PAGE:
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Not support exactly - new PC asking for recommends


Wheelhouse

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So I've been playing Skyrim the past few weeks on my ancient PC (I bought Skyrim when it came out but the shadows were so bad I decided to wait until I upgraded, and after a long romance with consoles, I knew I would be doing so now).

 

My current PC (that I'm typing this on) is an off the shelf HP with:

 

AMD Athlon II X2 220 2.80 GHz

5 Gigs RAM

nVidia GeForce GTS 450

 

The one I'm building (installing Windows as I type this) is home built with:

 

Intel I5 4590

8 Gigs RAM

nVidia GeForce GTX 760

 

My question is about how much this newer PC can handle in terms of mods, such as the high rez textures and all that.  I don't know anything about ENB, either.  Does anyone know of a good guide or is it mostly trial and error?

 

I will most likely copy over my Skyrim directory completely to the new PC once I've downloaded it via Steam, as my current file structure seems to work pretty well (for the PC it's on - low settings whenever given the choice).  Unless that's a bad idea - I guess I could just copy over the .zips and .7z's and re-extract.

 

Any tips or links would be much appreciated.

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So I've been playing Skyrim the past few weeks on my ancient PC (I bought Skyrim when it came out but the shadows were so bad I decided to wait until I upgraded, and after a long romance with consoles, I knew I would be doing so now).

 

My current PC (that I'm typing this on) is an off the shelf HP with:

 

AMD Athlon II X2 220 2.80 GHz

5 Gigs RAM

nVidia GeForce GTS 450

 

The one I'm building (installing Windows as I type this) is home built with:

 

Intel I5 4590

8 Gigs RAM

nVidia GeForce GTX 760

 

My question is about how much this newer PC can handle in terms of mods, such as the high rez textures and all that.  I don't know anything about ENB, either.  Does anyone know of a good guide or is it mostly trial and error?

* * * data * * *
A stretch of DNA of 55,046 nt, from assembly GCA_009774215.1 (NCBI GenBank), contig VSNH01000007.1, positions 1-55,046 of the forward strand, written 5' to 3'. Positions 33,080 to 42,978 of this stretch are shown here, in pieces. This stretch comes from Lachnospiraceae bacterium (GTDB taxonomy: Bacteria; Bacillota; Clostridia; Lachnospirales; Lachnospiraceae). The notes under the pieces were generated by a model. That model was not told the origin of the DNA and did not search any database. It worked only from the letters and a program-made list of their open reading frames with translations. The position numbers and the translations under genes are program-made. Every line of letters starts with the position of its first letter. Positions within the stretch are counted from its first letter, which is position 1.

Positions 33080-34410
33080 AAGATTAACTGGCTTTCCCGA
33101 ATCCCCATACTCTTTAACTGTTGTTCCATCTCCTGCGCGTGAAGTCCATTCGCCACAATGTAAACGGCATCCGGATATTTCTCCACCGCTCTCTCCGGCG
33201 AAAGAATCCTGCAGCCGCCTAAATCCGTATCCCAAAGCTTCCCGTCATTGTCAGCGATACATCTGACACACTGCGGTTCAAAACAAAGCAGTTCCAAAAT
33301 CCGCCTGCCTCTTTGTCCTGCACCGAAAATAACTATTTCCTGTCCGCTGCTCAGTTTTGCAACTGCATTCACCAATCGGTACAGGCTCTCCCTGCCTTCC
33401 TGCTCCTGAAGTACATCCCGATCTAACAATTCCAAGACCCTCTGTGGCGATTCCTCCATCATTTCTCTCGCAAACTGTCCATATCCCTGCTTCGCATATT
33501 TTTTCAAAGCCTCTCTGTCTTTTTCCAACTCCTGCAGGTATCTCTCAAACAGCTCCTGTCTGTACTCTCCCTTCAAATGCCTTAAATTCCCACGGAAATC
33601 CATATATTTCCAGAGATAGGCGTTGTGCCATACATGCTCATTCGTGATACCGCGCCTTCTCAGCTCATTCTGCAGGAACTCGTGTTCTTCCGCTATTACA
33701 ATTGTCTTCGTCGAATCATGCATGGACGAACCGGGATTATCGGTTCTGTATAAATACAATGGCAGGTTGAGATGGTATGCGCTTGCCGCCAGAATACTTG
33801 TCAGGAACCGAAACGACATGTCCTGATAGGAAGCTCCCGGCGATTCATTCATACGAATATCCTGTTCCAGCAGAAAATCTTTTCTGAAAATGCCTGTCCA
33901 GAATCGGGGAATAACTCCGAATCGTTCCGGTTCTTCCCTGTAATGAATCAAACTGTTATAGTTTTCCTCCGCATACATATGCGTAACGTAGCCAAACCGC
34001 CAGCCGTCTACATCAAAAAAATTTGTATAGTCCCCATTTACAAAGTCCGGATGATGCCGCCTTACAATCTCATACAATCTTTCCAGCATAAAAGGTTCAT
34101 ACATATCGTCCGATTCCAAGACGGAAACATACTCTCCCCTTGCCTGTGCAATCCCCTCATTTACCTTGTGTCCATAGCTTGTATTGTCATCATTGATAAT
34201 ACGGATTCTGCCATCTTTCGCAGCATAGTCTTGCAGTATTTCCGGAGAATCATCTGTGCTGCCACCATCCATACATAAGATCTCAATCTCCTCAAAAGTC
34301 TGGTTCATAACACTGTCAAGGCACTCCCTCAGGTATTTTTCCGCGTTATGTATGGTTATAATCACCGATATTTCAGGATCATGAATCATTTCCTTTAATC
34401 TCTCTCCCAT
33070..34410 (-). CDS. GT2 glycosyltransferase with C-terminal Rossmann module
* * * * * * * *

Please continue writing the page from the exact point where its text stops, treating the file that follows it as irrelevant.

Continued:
I will most likely copy over my Skyrim directory completely to the new PC once I've downloaded it via Steam, as my current file structure seems to work pretty well (for the PC it's on - low settings whenever given the choice).  Unless that's a bad idea - I guess I could just copy over the .zips and .7z's and re-extract.

 

Any tips or links would be much appreciated.

 

GTX760 prices have come down! You should double down on that RAM with the money you (presumably) saved getting the GTX now instead of when it was just-released.

 

What are you using, NMM or MO? Or just installing from Steam workshop? Judging by "...copy over the .zips and .7z's...", I presume you're manually installing. At the risk of sounding cliche, you should start off with Mod Organizer on your new rig. It will be a pain in the ass for the first little while (or maybe not, but it was for me) but once you start figuring it out, its an incredible tool. I thought "I'm only going to install a set of mods, and then play - I don't need a lot of features", but you'll find that you dislike your ENB and want to compare another, or want to try a different set of textures, or a different follower script, or whatever - MO makes this shockingly safe and easy. It uses a virtual directory, so never touches your game files, and lets you copy and/or create new profiles with 2 clicks, so you can install, uninstall, reinstall, tweak, deactivate, and fiddle to your heart's content without screwing up anything at all.

 

You're on a brand new machine, buddy. Go the distance, start fresh. It will be totally worth it.

 

2k optimized textures will get you everything you want for the environment. That card can handle an ENB, and there are ways of optimizing it too. Pick an ENB (RealVision and Kountervibe are two pretty popular options), and then google around for "______ ENB optimization", and compare notes. People will swear to do this, or swear to do that. Find a couple of guides (make sure you're not looking at 3-year old guides, as Skyrim patches have gradually improved how Skyrim runs on your machine, invalidating older "fixes" along the way), and go from there.